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Powderham rat run prohibition permanent

Wednesday, September 23rd, 2020 8:24am

By Daniel Clark, local democracy reporter

You can't come in (courtesy: LDRS)

But policing will be difficult

Restrictions to stop rat running on the country lane around the back of Powderham Castle will be made permanent.

In April 2019, an experimental traffic order was imposed to stop through traffic from using Estuary Road and Church Road through Powderham, alongside the River Exe.

The only vehicles allowed were for access, and will apply for the full length of the route between the A379 junctions at Red Lodge in the north and Starcross in the south.

Now Teignbridge highways and traffic orders committee has voted to make the changes permanent. However they were warned that the enforcing the order would be very difficult.

Dave Black, head of service for planning, transportation and environment, in his report, said: “The ETRO was introduced to assess the benefit of reducing or removing traffic travelling through the Powderham area. It is concluded that the ETRO has had a marginal impact and there will be a small but positive benefit to public health by supporting cycling on the Exe Estuary Trail.

“Considering the use of the road as part of the Exe Estuary Trail, the road is not suitable to be used as a through route. It is recommended that a decision is made to confirm the TRO.”

Mr Black said that alternative options were previously considered for prohibiting motor vehicles using self-enforcing physical barriers, but that this was not supported by the community, and that the restriction would still allow vehicles access to off street premises such as the church, sailing club and for statutory undertakers such as Network Rail and Environment Agency.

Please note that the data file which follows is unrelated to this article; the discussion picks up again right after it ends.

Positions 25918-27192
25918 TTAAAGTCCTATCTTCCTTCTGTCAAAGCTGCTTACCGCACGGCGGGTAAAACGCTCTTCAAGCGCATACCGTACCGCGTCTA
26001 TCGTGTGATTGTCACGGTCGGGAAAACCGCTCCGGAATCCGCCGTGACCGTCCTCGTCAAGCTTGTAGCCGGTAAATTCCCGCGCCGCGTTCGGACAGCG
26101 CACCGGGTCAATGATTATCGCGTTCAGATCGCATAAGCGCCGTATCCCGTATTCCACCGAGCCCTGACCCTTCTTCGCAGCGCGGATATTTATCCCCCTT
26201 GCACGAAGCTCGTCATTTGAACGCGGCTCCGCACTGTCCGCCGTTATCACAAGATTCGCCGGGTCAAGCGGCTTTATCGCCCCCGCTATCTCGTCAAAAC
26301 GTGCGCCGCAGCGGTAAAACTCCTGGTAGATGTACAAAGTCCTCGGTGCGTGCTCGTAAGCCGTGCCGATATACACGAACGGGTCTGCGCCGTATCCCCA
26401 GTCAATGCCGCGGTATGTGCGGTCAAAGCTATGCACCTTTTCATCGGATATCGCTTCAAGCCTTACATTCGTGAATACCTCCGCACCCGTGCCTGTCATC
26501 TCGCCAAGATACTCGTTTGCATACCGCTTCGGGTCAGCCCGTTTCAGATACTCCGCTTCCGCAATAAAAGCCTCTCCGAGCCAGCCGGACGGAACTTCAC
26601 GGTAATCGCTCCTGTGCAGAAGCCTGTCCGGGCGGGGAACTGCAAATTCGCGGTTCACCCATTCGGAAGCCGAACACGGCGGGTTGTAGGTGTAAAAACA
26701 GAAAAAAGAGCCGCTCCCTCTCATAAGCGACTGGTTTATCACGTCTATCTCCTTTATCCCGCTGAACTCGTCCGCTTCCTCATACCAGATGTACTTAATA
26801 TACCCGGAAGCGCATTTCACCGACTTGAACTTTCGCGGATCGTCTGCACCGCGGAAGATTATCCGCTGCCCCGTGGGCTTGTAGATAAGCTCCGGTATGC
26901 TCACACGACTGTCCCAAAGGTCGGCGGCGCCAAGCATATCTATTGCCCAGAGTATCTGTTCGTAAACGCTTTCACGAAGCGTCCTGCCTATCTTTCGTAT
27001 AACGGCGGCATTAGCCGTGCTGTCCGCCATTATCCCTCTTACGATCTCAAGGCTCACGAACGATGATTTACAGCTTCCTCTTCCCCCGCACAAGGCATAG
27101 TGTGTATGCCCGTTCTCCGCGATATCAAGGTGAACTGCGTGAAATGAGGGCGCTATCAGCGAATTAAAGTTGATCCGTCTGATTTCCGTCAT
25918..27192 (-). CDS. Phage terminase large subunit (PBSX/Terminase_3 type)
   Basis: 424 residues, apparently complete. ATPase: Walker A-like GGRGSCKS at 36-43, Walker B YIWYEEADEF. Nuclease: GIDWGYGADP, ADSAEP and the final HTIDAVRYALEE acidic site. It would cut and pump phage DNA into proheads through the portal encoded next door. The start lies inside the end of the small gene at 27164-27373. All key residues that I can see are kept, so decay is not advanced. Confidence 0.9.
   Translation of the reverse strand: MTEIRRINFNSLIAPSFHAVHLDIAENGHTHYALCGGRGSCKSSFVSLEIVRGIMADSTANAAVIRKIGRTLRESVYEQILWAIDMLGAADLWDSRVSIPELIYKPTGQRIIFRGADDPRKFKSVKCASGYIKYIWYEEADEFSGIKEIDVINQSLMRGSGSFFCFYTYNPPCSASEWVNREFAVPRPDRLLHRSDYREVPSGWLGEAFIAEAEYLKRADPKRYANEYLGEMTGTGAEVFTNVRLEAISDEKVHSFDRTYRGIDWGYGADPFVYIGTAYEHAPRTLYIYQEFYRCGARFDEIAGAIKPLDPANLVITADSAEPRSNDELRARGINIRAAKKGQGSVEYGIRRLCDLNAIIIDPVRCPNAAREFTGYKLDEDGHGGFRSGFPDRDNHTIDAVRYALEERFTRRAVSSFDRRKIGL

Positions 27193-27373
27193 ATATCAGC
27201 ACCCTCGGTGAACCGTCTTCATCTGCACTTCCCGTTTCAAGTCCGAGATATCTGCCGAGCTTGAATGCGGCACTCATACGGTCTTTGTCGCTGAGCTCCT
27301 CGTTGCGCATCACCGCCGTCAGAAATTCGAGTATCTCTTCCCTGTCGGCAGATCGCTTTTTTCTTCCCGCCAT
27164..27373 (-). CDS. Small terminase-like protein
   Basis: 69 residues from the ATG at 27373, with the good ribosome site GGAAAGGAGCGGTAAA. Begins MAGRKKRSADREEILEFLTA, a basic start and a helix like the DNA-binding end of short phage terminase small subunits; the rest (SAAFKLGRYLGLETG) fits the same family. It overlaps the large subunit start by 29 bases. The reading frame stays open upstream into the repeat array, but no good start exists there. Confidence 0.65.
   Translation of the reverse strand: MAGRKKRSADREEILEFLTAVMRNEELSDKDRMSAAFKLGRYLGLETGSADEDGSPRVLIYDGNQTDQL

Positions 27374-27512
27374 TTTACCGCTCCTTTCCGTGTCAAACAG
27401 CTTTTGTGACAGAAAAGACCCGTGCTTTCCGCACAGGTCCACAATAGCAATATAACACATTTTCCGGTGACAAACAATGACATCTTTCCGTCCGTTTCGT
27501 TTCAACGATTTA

On enforcement, his report said: “The view from the police was that they would find this a very difficult stretch of road to police, as anyone wishing to stop on route would be satisfying the “Access” requirement. So, in effect, the only way it could be proved that any driver had used the route illegally would be to follow each driver through the whole length of the road making sure that they did not access anything within the controlled stretch of road, rendering this effectively unenforceable.”

Council leader Alan Connett (Lib Dem, Kenton and Starcorss) supported the recommendation. He said: “The impact of the shared use has become a real problem, and access only is the least that can be done to allow life to return as usual but discourage people to use it as a through road. It has helped to reduce traffic and a failure to support this would leave it as a through road, so this is the least that can to be done to address the safety concerns.”

Cllr Alistair Dewhirst added that this was ‘a magical walk in a magical place’ and that he never really had a problem when walking on the lane, but was aware you could get a car going extremely fast.

He added though that the most recent time he visited there were arguably too many pedestrians and cyclists using the narrow lanes, and called for there to be measures for more separation between them, but said that this showed the ban of vehicles had the desired effect.

Cllr John Clatworthy added that barriers closing the road would not be the right move, as it is needed as an alternative route and there are people who live within the restricted areas who still need to do travel in and out.

The committee unanimously agreed to make the traffic order permanent.

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